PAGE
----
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This application is a continuation application of U.S. patent application Ser. No. 11/854,969, filed on Sep. 13, 2007, which claimed the benefit of US Provisional Application No. 60/631,838, Filed Nov. 30, 2004, both of which are incorporated herein in their entireties by reference.
This invention relates generally to a scalable self-supporting power generation station utilizing divergent, but complimentary technologies for use in locations remote from an existing power grid.
It is, in some instances, necessary to have a power supply in a location remote from an existing electric power grid. For example, mining or drilling operations often occur in locations remote from an existing power grid. However, these activities still require a reliable, continuous source of power. There is need for a dependable, continuous power source to maintain operations in remote locations. The proper allocation of the respective power generation technologies is determined by the Supervisory Control and Data Acquisition (SCADA) tracking the dynamic loads.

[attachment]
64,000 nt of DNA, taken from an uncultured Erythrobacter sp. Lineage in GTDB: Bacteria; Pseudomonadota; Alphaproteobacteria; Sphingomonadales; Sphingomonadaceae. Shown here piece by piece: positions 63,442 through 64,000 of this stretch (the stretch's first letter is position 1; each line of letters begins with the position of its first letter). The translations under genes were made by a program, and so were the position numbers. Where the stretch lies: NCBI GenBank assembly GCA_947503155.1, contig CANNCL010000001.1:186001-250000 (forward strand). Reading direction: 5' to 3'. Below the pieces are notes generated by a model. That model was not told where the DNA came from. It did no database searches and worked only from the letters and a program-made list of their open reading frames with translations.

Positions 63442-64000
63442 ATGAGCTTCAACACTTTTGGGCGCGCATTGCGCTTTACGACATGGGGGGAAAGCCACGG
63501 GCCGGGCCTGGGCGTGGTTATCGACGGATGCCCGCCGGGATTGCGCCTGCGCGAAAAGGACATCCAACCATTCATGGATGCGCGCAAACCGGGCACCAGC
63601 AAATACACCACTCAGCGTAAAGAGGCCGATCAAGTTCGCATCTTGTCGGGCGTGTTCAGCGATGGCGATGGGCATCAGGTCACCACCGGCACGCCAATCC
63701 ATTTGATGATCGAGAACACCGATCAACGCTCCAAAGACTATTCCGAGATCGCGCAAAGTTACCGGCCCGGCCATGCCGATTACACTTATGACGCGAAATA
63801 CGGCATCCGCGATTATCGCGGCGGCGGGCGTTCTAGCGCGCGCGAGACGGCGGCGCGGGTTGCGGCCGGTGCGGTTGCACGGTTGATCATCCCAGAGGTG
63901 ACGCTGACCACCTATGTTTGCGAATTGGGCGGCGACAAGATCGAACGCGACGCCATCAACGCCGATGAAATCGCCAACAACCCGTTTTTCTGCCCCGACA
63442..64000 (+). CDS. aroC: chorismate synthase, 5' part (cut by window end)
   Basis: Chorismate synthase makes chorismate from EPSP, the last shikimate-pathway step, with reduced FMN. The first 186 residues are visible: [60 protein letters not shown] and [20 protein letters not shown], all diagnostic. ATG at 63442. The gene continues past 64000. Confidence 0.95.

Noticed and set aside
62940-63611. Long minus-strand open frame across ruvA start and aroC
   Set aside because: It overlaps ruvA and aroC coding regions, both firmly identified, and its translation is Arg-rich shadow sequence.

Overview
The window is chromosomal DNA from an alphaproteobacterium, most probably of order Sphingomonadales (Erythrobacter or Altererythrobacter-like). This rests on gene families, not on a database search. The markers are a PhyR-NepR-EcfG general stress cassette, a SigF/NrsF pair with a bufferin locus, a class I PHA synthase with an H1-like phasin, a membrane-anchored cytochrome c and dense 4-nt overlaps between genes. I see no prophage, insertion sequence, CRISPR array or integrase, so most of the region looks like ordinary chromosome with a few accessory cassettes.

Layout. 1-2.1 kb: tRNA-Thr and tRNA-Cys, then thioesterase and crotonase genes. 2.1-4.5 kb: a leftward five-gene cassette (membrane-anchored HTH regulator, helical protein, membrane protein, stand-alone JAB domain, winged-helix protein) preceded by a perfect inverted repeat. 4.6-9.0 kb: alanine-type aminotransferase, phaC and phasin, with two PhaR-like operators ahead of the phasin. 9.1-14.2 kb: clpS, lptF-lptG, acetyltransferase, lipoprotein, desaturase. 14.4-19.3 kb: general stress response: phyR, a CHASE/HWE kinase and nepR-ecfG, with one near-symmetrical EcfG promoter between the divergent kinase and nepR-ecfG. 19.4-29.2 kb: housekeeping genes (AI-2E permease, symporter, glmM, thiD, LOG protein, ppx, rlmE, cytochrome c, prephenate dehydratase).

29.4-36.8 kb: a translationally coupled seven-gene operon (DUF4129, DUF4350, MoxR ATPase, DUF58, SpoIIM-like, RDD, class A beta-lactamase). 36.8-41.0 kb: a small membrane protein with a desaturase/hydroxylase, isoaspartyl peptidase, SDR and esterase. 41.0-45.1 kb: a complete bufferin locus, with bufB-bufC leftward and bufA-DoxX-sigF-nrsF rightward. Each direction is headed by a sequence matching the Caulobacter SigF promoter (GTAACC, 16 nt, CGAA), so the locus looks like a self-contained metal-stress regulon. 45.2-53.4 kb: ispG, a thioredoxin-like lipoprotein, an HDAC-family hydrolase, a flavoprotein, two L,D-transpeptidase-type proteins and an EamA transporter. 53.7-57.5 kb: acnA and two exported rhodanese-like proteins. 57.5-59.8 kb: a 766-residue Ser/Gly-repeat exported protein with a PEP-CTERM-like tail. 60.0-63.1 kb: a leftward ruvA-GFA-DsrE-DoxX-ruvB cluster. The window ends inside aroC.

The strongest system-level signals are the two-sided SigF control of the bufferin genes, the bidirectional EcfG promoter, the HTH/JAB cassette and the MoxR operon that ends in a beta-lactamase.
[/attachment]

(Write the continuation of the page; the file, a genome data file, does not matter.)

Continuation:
For example, there are methane gas reserves in the western United States. The depth of the gas varies throughout the reserve. Where the gas is located closer to the surface, such as within 200 feet of the surface, small, 5 to 10 horsepower motors are sufficient to run the pumps. In other areas, the gas is located deeper in the earth—in some cases, over 1,500 feet below the surface. In such instances, pumps with 10 to 50 horsepower motors are needed to pump the gas in these areas. The wells are often located in areas remote from an existing power grid. Thus, there is a need for a method to provide reliable, continuous power to the wells in a cost effective manner. Further, there is a need for a power supply that is readily expandable to allow for expansion of the number of wells.